By Claudette Roulo
American Forces Press Service
WASHINGTON, Dec. 21, 2012 – Defense Secretary Leon E. Panetta called for “a strong and immediate response,” after a Defense Department report released today indicated that sexual harassment and assault remain persistent problems at the nation’s military academies.
Army Maj. Gen. Gary S. Patton, the director of DOD’s Sexual Assault Prevention and Response Office, told reporters the Annual Report on Sexual Harassment and Violence at the Military Service Academies showed that reports of sexual assaults continued to rise this year. The report combines self-assessments by each academy with a biennial anonymous survey of cadets and midshipmen.
“Overall, the number of sexual assault reports at the academies has been on an upward trend since academic year 2008,” Patton said. According to the report, 80 cases of sexual assault were reported during the 2011-2012 academic year, compared to 65 in 2010-2011, a 23 percent increase.
“Every one of these reports represents somebody being victimized and traumatized by a terrible crime,” Patton said.
Because sex crimes are underreported to authorities, he said, SAPRO uses data from the biennial Service Academy Gender Relations Survey to measure prevalence of sexual assault and harassment.
The survey is anonymous, allowing cadets and midshipmen to report instances of unwanted sexual contact -- including rape, sexual assault, forcible sodomy, attempts at those crimes, and aggravated and abusive sexual contact -- without exposing their identities. According to the report, the 2012 survey reveals that the prevalence of unwanted sexual contact at the academies remains statistically unchanged since 2010, the last year the survey was conducted.
The survey also showed a significant decrease in the rate of sexual harassment of women at the Air Force Academy and men at the Naval Academy. There were no other statistically significant changes in the prevalence of sexual harassment at the academies.
“Eliminating sexual harassment is critical to preventing sexual assault,” Patton said, noting that survey responses show a strong correlation between victims of sexual assault and harassment.
“We know by the prevalence survey that the rate of occurrence [of sexual assault] is greater than the number of reports we see,” Patton said.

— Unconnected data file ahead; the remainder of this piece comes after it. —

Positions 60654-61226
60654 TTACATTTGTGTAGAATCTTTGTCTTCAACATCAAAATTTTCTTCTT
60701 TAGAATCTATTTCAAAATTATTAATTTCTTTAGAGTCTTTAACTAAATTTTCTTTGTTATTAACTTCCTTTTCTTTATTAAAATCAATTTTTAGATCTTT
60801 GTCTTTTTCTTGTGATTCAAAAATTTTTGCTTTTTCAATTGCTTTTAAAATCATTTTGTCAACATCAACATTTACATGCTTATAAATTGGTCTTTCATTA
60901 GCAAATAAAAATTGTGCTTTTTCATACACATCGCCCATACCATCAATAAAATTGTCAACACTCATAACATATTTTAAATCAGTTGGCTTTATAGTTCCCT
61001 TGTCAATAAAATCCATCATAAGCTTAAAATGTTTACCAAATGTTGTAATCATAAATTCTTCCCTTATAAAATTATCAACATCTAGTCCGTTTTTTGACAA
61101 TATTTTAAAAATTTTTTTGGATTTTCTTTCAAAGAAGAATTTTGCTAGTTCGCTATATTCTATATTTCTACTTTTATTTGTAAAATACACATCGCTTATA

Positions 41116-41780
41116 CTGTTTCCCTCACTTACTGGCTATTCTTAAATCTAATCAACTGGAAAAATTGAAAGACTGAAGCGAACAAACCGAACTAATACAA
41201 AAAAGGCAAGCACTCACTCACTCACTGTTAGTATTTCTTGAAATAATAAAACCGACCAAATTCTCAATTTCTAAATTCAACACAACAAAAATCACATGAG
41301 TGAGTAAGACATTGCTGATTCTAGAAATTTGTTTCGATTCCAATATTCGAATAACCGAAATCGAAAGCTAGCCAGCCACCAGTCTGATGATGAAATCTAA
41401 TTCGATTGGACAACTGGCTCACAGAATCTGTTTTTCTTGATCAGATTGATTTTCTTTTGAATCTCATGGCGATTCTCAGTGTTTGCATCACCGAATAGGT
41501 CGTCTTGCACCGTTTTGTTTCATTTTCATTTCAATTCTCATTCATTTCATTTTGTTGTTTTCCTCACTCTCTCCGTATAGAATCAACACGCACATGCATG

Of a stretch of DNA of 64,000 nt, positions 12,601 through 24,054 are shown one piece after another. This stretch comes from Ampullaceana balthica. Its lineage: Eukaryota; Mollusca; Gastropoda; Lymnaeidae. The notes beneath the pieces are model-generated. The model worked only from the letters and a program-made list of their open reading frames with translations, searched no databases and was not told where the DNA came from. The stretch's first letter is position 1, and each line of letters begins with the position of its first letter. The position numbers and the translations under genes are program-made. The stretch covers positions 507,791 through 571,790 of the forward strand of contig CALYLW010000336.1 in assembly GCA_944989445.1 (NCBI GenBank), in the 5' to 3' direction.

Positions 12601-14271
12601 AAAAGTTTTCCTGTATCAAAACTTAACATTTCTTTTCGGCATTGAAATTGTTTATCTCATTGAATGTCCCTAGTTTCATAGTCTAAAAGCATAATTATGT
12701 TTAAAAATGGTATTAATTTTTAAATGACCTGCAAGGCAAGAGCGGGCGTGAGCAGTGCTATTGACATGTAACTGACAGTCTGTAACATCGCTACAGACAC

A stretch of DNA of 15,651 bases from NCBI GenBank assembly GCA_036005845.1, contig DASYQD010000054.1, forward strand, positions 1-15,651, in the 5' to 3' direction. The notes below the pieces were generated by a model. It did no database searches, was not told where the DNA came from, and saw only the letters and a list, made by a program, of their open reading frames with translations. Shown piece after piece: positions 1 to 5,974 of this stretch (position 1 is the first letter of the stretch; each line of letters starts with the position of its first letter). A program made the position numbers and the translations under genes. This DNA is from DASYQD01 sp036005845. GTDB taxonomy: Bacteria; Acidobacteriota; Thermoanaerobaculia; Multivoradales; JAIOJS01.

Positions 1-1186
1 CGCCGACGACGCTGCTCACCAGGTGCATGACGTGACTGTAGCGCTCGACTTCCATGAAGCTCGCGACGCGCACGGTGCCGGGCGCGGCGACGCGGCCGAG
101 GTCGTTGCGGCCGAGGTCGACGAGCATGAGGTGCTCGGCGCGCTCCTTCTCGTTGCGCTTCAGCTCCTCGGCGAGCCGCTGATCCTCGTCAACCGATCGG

But, because the anonymous survey reveals the prevalence of sexual assault at the academies to be relatively stable, the increase in sexual assault reports is indicative of growth in victims’ confidence in the reporting system, Patton said. In terms of victim care, he said, every report is a step in the right direction.
Both Panetta and Patton expressed concern that greater progress hasn’t been made in preventing sex crimes among academy cadets and midshipmen.
“These crimes and abhorrent behavior are incompatible with the core values we require of our armed forces’ future officers,” Panetta said.
“The solution to this problem is creating a non-permissive environment where sexual harassment, sexist behavior, stalking and these types of behaviors are not condoned, tolerated or ignored,” Patton said. Sexual assault is a crime against a human being, he added, irrespective of gender or sexual orientation.
Panetta directed service chiefs to review their respective academies’ programs and identify “new ways to advance a climate of dignity and respect and … more completely [integrate] sexual assault and harassment prevention into the full spectrum of academy life and learning.”
“We have to all be committed to ensuring that prevention efforts are strong, victims are getting the care they need, offenders are held appropriately accountable and that proper support is offered to cadets and midshipmen as we all take aim at providing an academy environment that’s free from sexual harassment and free from sexual assault,” Patton said.